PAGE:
When we moved to Louisville, after the wedding, you were just a few months old. Without grandpa Steve's toes to tackle you quickly decided tackling everyones toes was the best method for play. You soon became known as vampire kitten as we struggled to figure out how to derail the constant nips and tackles. We poured through "Kittens for Dummies" trying every method from squirt bottles to shaking coins in cans...nothing helped. Finally we decided to take the book's number one advice...and got another cat. I'm sure you'd remember that day as a dark one, the day we brought home 5 month old Sven (whom we decided to name after my great-grandfather and because the name went well with yours). There was a lot of hissing and growling on your part, but by the second day we found you two grooming each other and we knew it had been the right decision. You were the perfect pair.
I'll never forget moving to NYC with you and Sven in the cab of our Penske truck as we drove through Times Square. The two of you peering out the window sitting on my lap, paws on the glass, you meowing your lyrical calico meow. You never did well on road trips until a few hours in, when you'd finally relax enough to lie down and take a rest. John recalls a trip he took alone with you and Sven to Chicago and you sat on his shoulder, draped over the front seat looking out the back for the entire trip, meowing all the way.
It was sometime during our years in NYC that you started coming to bed with me. I would tell you "night night" and you'd follow me into the bedroom, jump up on the bed and crawl on top of me and knead on my chest and purr until you fell asleep, usually with your paws resting on my chin. It was a special bond that we shared for several years until your arthritis kept you from being able to jump up onto our bed. But every now and then you'd still snuggle with me if I carried you into bed.
Anyone who stayed over night with us would learn about your strange obsession with beanie-baby lobsters. And how you would carry them in your mouth late at night after everyone had gone to sleep and you'd meow your latest meow and drop the lobsters in sinks, toilets or water dishes. We never understood this, but we found it cute and encouraged it by buying you lots of lobsters.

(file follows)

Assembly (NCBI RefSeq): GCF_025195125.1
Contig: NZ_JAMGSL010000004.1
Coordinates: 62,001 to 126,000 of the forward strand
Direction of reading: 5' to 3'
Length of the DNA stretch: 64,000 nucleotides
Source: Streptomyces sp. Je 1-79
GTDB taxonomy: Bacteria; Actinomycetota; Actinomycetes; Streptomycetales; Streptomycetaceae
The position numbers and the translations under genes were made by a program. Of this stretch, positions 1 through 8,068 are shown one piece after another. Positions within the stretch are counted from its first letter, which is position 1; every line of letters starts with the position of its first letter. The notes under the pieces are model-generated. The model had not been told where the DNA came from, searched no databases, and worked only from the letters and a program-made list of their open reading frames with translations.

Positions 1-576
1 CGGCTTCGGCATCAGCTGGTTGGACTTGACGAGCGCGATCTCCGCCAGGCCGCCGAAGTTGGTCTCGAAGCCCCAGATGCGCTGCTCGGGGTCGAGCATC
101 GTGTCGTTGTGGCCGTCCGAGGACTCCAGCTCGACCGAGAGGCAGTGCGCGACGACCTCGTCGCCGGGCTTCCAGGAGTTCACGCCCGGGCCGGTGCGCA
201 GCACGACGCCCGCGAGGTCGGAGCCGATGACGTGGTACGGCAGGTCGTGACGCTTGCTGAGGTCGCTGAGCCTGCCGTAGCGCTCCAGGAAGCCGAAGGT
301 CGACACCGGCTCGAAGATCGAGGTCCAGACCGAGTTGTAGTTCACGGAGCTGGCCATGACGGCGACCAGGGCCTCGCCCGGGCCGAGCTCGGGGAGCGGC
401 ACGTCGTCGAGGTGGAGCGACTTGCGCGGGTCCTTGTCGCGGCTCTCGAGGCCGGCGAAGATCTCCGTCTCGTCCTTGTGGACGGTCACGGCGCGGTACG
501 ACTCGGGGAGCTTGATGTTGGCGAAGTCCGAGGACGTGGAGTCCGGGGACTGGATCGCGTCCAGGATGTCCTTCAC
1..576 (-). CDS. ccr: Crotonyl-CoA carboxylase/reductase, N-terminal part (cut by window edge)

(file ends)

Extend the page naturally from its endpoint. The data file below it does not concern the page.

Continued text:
You always hated the vet and most visitors, but you were always sweet to us. We were so surprised to find your nurturing motherly side when our nephew William came to visit when he was a little older then a year. And we learned you truly were a nurse maid when we brought Gunnar home from the hospital. You would meow at us and paw us whenever he was crying. And during those days when we were sleep training you were the first one to break and sat below his crib purring and meowing letting him know someone cared.
When you were happiest, and your belly was full, you'd lie on your back with your paws shaped like a bunny. We called those your bunny sits. Somewhere along the line John started to call you Count Dooku which then got shortened to duke dukes. We also called you peanut and princess.
We didn't want to let you go, which is why we put it off so long. I'm sorry you were in so much pain and that we didn't bring you peace sooner. You haven't been yourself for quite a while and you were giving us every sign. But you see, you were our first baby...its hard to say goodbye. I'm thankful you allowed me one last cuddle last night even though I could tell you were in pain. I'm glad you got a sunny day today, I'm glad you got to soak up the sun one last time. I had to laugh when you peed on me as I put you in the carrier...full circle from our first day together to our last. I know you didn't mean to...I know you couldn't help it. And I'm glad the vet knew the inspiration for your name when she called you little lioness as she prepped your final rest.
I'll miss your bent tail, the beautiful ornamentation of your meow and the chirps you'd make at birds when watching out the window. I'll miss the leg rubs you'd give us whenever we came home. I'll miss finding you cuddling with your brother, it about burst my heart every time. I'm so glad my eyes came back to you, that day on the farm. I'm so glad we took you home and brought you into our lives for the last ten and a half years.
Rest in Peace sweet Duke Dukes, our Peanut Princess Elsa. I hope you find lots of lobsters and boxes, bags and bowls to sleep in up in heaven. Until we see you again, your earth bound family will love you and remember you.